The Game Theory

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The Game Theory

In this essay, I am going to write about international cases in which you can apply the different examples of the game theory. First of all I will explain what the game theory is and give a few demonstrations of it. Second of all, I will explain the specific case in which I decided to exemplify the game theory. Finally, I will explain or vindicate how the theory is applied to a specific case of international importance. In the next paragraph, I will explain what game theory is and give a few examples of it.

What is the game theory? Well the game theory is a method of studying in a strategic point of view decision making. This theory is very well known and it is mainly used in, political sciences, psychology, biology and economics. “I think game theory creates ideas that are important in solving and approaching conflict in general.” (Robert Aumann). The theory of games gives us a very interesting vision about the nature of international negotiations and the ability in which cooperation can coexist with the conflict. This theory is usually made up of ingenious rational decision makers. There are basically two main kinds of games in this theory. One emphasizes the potential to confront or withstand while the other one the potential of cooperation. I will first address the zero-sum game, which is structured in a way in which what a side gains, the other side automatically loses. Such that one side gains unequivocally an equal net loss of the other side, in other words the conflict is absolute. In a diplomatic ambit, this would be a dispute over territory in which both States want the same portion of land. Obviously both States can’t exercise sovereignty over it, although it could be possible to change the sum-zero game to a non zero-sum game or variable sum-game.

A variable sum-game consists in a way that both sides can gain something simultaneously, even though a side can gain a greater benefit than the other. If both sides decide to share the land this would give us a result of a positive sum, win-win situation. In the foreign relations field most of the situations are more likely to be accordant with the variable sum-game. The first example I will portray about the game theory is the “chicken game”. The chicken game consists in which two contenders drive their vehicles, one in front of the other, in a one way road. The point of the game is that they both drive rapidly towards each other and the first who a deviate is considered as the chicken or loser. Each player has two options, to keep in the track or deviate. The problem is that both of them don’t know what the other contender will do, so none of them is able to control the result of the game. Both sides or players would get benefits of cooperation, this benefit consists that they both avoided the collision and destruction that could’ve happened. Winning depends on how much the contender is willing to risk. This example can be portrayed in an international conflict involving nuclear or war dangers.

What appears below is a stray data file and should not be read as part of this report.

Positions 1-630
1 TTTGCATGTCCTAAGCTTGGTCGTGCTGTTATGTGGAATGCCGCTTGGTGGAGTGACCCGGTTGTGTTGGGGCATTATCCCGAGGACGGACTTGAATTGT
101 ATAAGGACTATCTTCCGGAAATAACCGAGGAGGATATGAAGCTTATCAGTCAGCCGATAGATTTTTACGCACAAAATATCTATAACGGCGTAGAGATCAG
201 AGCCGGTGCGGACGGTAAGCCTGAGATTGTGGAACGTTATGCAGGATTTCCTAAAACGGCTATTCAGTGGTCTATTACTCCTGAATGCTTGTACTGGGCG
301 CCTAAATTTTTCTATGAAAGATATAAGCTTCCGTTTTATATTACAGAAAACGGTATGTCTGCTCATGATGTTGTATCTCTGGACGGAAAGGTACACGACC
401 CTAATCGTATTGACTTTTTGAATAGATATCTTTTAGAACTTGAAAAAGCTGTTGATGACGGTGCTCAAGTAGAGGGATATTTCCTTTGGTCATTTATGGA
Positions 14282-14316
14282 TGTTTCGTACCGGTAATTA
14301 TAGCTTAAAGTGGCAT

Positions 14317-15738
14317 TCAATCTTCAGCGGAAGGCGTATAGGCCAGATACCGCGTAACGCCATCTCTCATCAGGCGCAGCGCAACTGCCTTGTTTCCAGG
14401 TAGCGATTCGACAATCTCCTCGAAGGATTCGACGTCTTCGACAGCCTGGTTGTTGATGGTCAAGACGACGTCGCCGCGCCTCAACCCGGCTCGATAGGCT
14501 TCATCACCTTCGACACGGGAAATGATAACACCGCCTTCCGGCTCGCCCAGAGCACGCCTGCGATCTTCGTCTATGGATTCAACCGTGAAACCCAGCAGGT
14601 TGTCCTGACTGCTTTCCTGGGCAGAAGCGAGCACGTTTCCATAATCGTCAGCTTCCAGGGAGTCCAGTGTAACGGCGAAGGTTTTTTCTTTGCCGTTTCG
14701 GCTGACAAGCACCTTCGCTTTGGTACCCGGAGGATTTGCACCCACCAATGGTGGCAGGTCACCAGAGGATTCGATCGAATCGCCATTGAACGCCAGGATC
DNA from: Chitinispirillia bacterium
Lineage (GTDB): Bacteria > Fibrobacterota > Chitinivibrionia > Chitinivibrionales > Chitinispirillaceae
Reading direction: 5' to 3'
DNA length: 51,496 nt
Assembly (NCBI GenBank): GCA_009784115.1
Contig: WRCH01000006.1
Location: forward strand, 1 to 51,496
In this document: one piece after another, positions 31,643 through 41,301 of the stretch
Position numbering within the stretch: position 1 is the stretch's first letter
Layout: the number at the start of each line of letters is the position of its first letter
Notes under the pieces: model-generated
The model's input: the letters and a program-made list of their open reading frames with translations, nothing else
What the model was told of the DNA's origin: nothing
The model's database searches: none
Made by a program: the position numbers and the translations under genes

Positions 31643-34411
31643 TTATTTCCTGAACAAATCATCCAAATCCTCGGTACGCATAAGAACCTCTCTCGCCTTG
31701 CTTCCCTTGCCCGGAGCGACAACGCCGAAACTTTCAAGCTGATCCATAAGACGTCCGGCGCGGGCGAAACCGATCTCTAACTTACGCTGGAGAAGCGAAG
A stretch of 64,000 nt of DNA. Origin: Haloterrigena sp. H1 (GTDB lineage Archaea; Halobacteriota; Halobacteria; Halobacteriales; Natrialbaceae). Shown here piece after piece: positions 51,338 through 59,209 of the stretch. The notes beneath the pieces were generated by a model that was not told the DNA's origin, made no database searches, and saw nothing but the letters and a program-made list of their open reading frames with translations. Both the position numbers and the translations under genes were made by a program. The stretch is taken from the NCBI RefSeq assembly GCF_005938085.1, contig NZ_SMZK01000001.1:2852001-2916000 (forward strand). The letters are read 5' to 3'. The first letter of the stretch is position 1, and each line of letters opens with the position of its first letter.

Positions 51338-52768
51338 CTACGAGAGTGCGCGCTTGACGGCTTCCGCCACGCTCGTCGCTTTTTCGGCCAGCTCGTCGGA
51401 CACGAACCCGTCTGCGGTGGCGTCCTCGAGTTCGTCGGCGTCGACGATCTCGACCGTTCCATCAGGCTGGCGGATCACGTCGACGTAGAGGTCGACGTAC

Another example is the prisoners’ dilemma, this game example assumes that two persons where found together in a crime scene and get arrested because both seem suspicious. They both are assumed to be guilty of crime and are submitted separately to interrogation measures. The two of them are given the opportunity confess what happened and get a lighter sentence or remain silent and gain the maximum sentence. The tricky part is that both prisoners are locked in separate rooms and have no idea if their partner will rattle or remain silent. They can’t trust what decision their partner will take so they definitely can’t control the situation. They have a lot to gain or lose in this game. Well, assuming that they rattle each other they would get a medium sentence; if they both remain quiet they will gain the minimum sentence. But the nerve racking part is if one rattles and the other one remains silent, one will go away...
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